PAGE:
Filing a tax return with the Internal Revenue Service can be a stressful process. You want to make sure you get everything just right so you can get the maximum deductions possible and keep the amount you owe low. If you realize you accidentally put the wrong Social Security number on your tax return, don't panic. A number of remedies are available.
If you file your tax return online, you'll get a rejection error code almost immediately. If you mail in your tax return, you'll get a letter in the mail from the IRS with your rejection code number. If you accidentally typed in the wrong Social Security number for your return, the error code you'll get is 0500, meaning your tax information doesn't match the data the IRS has on file from the Social Security Administration. Rejection code 0503 means your spouse's Social Security number is wrong. Code 0504 means your dependent's number is wrong.
Amending a Return
If you used tax software and the Social Security number error code appeared when you filed online, you can simply edit the return and refile online. If you received the error message in the mail or after filing your return, you'll need to file an IRS Form 1040X, which is used to amend your tax return. You can download the form at the IRS website. On the first page of the form, simply re-enter the information as you originally reported it in Column A and write your correct Social Security number on the top of the page. Column B is for any adjustments you need to make. On page 2, explain the reason for your change.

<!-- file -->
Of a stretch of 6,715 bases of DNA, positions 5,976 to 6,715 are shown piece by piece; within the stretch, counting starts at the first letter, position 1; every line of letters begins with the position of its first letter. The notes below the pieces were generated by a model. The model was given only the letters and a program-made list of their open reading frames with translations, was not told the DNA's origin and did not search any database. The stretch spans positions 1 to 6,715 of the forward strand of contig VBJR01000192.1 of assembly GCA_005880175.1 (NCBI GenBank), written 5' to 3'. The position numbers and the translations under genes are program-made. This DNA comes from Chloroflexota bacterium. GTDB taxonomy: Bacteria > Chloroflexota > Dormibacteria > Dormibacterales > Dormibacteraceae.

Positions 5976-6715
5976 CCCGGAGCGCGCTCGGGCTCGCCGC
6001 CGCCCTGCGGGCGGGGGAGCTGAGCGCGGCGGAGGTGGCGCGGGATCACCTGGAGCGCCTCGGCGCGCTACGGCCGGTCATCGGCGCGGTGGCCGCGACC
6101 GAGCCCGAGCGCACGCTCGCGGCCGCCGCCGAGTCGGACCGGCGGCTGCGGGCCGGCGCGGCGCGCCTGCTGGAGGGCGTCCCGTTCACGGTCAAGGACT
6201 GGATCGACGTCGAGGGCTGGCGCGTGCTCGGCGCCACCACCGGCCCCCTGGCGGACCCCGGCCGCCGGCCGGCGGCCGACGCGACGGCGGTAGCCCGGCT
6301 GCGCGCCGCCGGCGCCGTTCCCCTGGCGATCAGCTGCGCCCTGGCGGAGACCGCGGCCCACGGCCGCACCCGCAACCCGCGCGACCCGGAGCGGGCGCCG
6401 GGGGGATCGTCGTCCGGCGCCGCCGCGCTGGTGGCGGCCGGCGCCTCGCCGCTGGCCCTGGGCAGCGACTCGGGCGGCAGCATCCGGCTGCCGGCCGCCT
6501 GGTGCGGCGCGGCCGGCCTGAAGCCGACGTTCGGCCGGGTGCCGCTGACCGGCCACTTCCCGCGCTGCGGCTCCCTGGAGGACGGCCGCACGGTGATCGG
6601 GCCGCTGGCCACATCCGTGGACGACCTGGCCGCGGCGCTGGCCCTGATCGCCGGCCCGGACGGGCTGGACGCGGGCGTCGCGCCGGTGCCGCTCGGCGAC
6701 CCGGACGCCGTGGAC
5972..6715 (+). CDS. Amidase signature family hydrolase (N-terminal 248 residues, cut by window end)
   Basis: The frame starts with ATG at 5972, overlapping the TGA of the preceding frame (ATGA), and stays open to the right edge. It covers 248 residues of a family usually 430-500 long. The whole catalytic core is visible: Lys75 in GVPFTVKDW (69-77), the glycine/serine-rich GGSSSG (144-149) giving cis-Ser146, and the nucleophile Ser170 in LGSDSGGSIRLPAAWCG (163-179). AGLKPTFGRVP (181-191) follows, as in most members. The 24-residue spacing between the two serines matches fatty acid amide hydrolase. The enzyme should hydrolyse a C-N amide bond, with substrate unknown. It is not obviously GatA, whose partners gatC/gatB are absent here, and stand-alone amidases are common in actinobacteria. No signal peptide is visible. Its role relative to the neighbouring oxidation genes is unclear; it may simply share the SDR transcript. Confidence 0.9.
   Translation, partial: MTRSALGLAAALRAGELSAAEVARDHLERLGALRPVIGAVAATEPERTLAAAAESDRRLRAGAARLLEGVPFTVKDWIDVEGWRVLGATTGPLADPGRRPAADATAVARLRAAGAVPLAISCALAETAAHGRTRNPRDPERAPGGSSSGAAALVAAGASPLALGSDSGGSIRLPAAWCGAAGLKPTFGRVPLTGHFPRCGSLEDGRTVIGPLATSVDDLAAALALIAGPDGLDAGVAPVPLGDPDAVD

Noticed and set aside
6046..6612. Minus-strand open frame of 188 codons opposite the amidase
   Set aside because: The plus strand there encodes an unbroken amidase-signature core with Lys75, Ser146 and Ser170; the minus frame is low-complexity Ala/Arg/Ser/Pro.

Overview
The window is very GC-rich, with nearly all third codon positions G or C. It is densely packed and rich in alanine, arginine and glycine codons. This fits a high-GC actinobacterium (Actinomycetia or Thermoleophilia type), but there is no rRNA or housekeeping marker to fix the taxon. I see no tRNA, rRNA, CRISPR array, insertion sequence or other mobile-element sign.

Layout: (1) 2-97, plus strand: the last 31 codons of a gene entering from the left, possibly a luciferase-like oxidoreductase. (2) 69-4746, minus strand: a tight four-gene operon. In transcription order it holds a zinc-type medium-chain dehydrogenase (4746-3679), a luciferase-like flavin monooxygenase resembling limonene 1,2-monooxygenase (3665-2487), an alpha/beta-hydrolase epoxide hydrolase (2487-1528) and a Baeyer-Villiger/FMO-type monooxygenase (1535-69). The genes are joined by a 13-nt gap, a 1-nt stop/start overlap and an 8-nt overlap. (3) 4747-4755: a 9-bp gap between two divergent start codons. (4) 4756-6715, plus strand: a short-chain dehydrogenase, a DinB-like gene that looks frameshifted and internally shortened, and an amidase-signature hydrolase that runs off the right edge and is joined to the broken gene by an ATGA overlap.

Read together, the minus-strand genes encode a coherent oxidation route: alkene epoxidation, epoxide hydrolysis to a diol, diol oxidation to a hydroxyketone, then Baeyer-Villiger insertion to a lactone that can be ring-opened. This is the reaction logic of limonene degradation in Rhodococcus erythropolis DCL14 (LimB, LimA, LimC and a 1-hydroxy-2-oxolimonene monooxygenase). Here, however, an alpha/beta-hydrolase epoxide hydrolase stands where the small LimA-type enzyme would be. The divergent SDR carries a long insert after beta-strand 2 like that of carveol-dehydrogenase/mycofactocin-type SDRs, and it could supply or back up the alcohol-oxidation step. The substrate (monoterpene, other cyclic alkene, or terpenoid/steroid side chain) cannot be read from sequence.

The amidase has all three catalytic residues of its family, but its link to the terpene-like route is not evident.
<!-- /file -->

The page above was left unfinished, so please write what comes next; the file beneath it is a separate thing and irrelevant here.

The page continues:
You may also get an error code for having the wrong Social Security number if you changed your name recently, such as if you got married. You must notify the Social Security Administration of your new name before the IRS will have this information in its records. If your number wasn't reassigned to your new name in time for filing your taxes, you can file under your previous name.
If you entered the correct Social Security number, you may still get error number 0515, which says your primary Social Security number was already filed that year on another tax return. If this happens and you know you entered the right number, it may mean your identity was stolen. You'll have to contact the IRS' Identity Protection Specialized Unit, toll-free, at 800-908-4490 to find out what to do.
With features published by media such as Business Week and Fox News, Stephanie Dube Dwilson is an accomplished writer with a law degree and a master's in science and technology journalism. She has written for law firms, public relations and marketing agencies, science and technology websites, and business magazines.